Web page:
And what do you do to personally (or as a community) contribute to changing this in a positive way?
I strongly believe in the benefits of working together to protect our marine resources, and MIHARI helps us learn from each other and make decisions together. Having been president of the FIMIMANO LMMA for ten years, I wanted to help increase the effectiveness of LMMAs beyond my home region, so I ran successfully for president of the MIHARI Network in 2017. As the president of the MIHARI Network, I can communicate with regional and national authorities on behalf of Madagascar’s LMMAs. It will hopefully be far easier now for me to help ideas turn into actions, to advocate for change at a national level, and I will strive to develop the MIHARI Network and address the issues affecting fishing communities around the country.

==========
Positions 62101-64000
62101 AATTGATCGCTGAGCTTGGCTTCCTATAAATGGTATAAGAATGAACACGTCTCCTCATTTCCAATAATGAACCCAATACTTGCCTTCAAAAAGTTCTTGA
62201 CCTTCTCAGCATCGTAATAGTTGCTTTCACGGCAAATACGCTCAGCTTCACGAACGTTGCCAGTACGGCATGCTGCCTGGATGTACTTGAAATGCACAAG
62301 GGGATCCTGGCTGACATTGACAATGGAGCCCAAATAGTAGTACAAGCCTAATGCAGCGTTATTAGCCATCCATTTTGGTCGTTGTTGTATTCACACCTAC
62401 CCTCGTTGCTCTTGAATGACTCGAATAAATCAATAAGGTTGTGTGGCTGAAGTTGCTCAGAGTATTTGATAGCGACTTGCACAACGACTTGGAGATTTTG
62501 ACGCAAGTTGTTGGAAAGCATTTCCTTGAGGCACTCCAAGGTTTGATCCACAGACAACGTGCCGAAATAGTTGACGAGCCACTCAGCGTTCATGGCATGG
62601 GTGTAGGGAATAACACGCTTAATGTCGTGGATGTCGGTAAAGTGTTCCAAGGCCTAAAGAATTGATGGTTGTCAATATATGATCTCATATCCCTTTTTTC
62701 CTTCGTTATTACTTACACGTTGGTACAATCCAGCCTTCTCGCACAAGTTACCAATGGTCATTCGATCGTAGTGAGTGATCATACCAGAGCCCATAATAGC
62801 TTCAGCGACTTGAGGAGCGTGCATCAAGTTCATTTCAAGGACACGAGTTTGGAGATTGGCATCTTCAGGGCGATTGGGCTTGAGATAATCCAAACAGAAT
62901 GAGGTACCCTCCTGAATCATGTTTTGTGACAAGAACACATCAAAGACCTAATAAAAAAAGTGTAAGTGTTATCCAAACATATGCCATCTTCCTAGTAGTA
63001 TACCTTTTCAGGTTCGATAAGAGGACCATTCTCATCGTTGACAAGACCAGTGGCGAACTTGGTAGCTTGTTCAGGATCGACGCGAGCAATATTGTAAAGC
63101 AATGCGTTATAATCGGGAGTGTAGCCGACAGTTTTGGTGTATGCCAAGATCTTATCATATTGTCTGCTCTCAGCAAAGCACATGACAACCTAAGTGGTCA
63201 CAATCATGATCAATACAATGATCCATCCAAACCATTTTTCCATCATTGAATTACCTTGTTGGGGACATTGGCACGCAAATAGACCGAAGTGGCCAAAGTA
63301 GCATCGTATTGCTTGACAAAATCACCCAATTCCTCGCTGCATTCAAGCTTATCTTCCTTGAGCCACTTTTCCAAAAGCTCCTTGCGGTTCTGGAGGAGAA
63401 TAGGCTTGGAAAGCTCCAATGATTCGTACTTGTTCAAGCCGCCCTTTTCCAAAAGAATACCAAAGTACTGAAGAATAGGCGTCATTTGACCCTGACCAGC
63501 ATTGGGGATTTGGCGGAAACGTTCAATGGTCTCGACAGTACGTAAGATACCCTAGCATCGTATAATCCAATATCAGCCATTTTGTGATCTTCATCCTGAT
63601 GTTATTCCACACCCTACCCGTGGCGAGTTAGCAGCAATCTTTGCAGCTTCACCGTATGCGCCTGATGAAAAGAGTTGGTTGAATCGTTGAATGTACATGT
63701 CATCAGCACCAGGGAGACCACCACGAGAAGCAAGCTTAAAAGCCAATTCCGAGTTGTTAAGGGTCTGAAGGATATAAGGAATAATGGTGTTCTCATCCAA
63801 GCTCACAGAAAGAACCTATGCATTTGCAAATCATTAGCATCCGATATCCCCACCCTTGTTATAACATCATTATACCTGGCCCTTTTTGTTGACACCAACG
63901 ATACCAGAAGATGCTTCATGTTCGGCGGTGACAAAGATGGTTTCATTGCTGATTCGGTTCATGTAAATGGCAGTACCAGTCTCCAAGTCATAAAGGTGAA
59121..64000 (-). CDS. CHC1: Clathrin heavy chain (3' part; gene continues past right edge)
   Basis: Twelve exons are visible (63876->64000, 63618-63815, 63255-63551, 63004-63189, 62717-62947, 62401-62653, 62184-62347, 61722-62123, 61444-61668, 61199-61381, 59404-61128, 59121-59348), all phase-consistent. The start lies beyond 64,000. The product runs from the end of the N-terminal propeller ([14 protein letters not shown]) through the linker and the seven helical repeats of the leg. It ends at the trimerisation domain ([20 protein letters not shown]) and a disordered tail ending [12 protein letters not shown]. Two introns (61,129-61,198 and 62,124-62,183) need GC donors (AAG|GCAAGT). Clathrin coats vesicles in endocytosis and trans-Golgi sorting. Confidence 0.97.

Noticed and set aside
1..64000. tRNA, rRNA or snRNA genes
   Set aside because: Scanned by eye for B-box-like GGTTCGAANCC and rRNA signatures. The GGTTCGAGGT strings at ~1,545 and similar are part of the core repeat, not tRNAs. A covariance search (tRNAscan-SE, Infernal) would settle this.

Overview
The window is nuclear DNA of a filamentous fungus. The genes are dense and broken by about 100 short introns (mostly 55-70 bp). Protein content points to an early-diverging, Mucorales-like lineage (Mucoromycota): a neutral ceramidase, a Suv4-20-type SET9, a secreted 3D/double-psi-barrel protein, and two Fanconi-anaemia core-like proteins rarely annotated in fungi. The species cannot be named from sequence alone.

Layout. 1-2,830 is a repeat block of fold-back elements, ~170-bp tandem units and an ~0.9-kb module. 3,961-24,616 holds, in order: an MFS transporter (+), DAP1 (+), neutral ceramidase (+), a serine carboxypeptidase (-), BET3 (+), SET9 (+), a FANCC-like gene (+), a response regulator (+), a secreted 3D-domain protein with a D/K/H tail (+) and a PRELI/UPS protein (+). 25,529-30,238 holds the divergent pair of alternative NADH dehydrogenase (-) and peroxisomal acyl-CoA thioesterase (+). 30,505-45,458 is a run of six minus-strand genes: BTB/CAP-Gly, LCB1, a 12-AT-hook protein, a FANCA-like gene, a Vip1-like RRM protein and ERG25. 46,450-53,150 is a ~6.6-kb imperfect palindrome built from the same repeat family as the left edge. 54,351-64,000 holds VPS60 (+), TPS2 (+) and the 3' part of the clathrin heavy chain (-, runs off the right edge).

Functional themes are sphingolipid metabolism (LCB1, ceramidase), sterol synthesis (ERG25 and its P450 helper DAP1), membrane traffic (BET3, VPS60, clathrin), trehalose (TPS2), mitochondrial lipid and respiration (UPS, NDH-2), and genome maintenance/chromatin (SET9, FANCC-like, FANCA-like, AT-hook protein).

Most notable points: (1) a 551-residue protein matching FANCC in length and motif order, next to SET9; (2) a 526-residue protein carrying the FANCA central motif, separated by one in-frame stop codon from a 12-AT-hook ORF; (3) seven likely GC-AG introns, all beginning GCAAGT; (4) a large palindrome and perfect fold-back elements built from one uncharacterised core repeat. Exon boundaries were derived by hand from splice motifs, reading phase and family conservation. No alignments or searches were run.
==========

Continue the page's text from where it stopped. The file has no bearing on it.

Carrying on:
One of the activities we do within the FIMIMANO LMMA is educating fishermen on why not to use destructive fishing techniques such as poisonous latex from the laro tree. This kind of fishing is causing the death of numerous fishes and other organisms in the ocean, and is completely unsustainable. It will be tricky to abolish destructive fishing practices with training and education alone, but hopefully we will witness fewer fishers in our community using these techniques. I think that the destructive fishing mostly comes from people who were not originally fishermen but have decided to start fishing because they cannot find work elsewhere. They don’t know the ocean, or the reasons why these practices are wrong.
17% of Madagascar’s seas are now under local management thanks to the growing LMMA movement, but we keep going. I know many challenges await the MIHARI Network, but I firmly believe that by working together, Madagascar’s small-scale fisheries can become sustainable.